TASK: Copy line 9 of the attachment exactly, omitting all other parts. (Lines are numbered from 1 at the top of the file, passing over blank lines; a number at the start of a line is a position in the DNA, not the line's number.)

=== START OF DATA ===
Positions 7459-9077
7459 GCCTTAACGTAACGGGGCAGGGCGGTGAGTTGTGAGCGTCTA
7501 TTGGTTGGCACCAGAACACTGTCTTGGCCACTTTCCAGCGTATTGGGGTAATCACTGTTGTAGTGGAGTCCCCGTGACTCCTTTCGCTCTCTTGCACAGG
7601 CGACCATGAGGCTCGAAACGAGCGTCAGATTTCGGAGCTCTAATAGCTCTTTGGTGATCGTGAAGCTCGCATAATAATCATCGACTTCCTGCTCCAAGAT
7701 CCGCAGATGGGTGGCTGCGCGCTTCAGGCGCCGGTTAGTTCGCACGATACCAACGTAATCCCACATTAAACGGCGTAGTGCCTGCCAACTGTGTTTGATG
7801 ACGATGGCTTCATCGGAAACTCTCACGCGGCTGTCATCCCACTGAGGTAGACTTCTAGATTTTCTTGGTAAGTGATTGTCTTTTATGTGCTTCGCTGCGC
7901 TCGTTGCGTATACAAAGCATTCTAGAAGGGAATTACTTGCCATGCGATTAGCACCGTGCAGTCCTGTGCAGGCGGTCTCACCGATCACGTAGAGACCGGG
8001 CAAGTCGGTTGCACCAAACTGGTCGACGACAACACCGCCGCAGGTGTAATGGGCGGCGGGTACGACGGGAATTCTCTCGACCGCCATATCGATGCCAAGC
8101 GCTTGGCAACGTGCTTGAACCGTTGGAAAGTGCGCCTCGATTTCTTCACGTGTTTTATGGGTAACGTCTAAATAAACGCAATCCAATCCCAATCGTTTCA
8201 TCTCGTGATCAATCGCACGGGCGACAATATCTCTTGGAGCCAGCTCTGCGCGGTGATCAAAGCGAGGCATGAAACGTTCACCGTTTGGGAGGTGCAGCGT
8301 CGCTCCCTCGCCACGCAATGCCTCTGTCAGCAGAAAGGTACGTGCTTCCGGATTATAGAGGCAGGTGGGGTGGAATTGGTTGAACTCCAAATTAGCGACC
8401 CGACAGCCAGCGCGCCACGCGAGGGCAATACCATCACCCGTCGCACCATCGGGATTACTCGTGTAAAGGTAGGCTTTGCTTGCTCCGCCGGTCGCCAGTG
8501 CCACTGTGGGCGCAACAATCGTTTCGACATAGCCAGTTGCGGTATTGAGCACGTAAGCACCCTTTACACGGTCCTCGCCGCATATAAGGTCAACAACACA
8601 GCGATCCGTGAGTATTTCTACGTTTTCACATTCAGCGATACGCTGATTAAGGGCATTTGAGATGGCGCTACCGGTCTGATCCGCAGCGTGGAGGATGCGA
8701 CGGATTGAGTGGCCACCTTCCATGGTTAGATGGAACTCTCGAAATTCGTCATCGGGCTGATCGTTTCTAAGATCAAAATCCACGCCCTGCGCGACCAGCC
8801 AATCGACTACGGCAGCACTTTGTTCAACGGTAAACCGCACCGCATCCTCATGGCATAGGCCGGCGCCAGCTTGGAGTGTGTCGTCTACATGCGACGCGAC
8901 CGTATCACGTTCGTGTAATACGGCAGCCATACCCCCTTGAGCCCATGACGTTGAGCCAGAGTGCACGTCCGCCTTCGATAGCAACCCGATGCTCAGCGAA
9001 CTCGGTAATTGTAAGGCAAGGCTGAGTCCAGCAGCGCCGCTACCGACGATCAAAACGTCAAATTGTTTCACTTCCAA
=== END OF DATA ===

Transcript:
8101 GCTTGGCAACGTGCTTGAACCGTTGGAAAGTGCGCCTCGATTTCTTCACGTGTTTTATGGGTAACGTCTAAATAAACGCAATCCAATCCCAATCGTTTCA